Getting around on campus is hard for everyone, especially using a cane, said Andrew Hasley, a blind University of Wisconsin graduate, which prompted him to apply for his service dog, Fletcher.

Hasley started looking for a service animal during his senior year of high school, comparing the experience to researching colleges.

“It’s actually a similar process to other things … It’s like applying for anything else,” Hasley said. “They want to know about you, and they actually come out and visit you.”

He applied for a dog from Guiding Eyes for the Blind, a service animal school in New York, after completing his first year of school at UW.

Guiding Eyes followed Hasley around on campus and at his home to see the environment his dog would be living in, he said. Six months later, Hasley was admitted to take a month-long class in New York on how to train a service dog, he said.

While he has not experienced many barriers using a service dog on campus, Hasley said there is a distraction factor.

Struggling with stress and anxiety, Delaney Sanders, a sophomore at UW, decided to look into getting a therapy dog. Taking on the responsibility of a dog, as well as the relaxing benefits of having a companion to come home to every night, seemed like a healthy and helpful option.

Although her leasing agreement did not allow dogs, her therapist was able to write her a note stating she had health reasons for owning a therapy dog.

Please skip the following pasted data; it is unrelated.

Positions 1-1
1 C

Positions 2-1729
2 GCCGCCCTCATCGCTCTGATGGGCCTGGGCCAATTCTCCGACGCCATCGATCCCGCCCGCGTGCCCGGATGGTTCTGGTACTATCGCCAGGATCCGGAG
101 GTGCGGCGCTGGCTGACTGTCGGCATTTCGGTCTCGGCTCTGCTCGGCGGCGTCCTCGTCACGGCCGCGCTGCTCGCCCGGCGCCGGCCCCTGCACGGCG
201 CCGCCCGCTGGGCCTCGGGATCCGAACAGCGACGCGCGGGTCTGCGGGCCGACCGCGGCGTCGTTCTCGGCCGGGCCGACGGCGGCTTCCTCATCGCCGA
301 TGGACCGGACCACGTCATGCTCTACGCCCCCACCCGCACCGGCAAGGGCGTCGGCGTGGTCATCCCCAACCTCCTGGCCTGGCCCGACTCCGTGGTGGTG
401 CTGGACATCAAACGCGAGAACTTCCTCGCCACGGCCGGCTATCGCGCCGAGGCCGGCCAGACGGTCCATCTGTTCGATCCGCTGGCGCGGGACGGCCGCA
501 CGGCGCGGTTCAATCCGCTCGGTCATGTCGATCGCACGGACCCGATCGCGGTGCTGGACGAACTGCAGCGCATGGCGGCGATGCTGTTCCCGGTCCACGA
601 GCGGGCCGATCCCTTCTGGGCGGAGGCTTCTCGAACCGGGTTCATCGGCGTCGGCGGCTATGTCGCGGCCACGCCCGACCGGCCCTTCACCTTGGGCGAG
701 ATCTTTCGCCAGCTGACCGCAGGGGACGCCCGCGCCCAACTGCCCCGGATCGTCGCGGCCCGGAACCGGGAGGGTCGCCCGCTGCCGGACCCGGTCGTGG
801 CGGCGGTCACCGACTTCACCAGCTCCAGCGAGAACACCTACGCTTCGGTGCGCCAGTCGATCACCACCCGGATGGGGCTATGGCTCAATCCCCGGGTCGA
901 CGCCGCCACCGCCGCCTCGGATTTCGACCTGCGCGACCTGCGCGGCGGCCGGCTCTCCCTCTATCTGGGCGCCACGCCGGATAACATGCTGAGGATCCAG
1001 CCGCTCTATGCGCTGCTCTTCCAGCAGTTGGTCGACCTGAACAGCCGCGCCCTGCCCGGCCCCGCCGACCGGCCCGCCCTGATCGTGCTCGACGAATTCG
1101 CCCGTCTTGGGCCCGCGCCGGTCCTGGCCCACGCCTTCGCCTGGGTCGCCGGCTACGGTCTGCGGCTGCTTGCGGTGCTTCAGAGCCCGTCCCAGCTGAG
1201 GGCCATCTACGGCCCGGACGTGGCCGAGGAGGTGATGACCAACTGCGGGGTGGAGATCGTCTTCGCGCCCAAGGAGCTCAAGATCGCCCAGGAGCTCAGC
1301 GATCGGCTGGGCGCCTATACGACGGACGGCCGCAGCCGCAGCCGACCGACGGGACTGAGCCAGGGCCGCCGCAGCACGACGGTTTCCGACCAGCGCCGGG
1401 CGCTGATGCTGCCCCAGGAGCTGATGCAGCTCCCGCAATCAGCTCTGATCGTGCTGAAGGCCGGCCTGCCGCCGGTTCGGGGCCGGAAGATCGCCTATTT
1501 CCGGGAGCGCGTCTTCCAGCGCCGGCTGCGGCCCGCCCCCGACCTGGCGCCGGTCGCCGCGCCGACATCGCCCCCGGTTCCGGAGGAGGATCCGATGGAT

“All the housing complexes that don’t allow dogs have to accommodate for you if you have some sort of anxiety, stress or any other disadvantage,” Sanders said. “If you have something that a doctor prescribes you, then they have to do everything to accommodate you.”

In order to get permission to allow her dog, Rory, in the housing complex, Sanders had to first take a note to the owners of the house. The owners allowed the dog as long as she would pay for any damages it caused and all of the residents of the house approved, Sanders said.

The experience overall has been helpful and therapeutic, but taking care of Rory was a big responsibility to take on, Sanders said.

“You’re on your own, you’re thinking about a whole other life besides yours,” Sanders said. “[Dogs] aren’t just something to cuddle with at the end of the day, they have a life, and that is important to think about before committing to getting a dog.”

Service and therapy animals are welcome on campus, but there are requirements for them. The animals must be vaccinated, licensed, leashed and presented with an annual clean bill of health, according to the University of Wisconsin’s Americans with Disabilities Act policies.

When people look at someone with a service dog, they only see the dog, Cathleen Trueba, Director at UW McBurney Disability Resource Center, said.

It can be a distraction from the fact that there is a person accompanying the dog, Trueba said.

One of the biggest problems regarding service animals today is people using fraudulent service dogs, Hasley said.

Because there is no federal identification for a service dog, anyone can buy a harness or paperwork online and use it to pretend their pet is a service dog, Hasley said.

“It’s really a problem … When that dog misbehaves, when that dog hurts somebody, when that dog damages a business proprietor’s property because it’s poorly trained, there’s backlash culturally,” Hasley said. “There’s social backlash, and that’s of the bigger worries [in the service dog community].”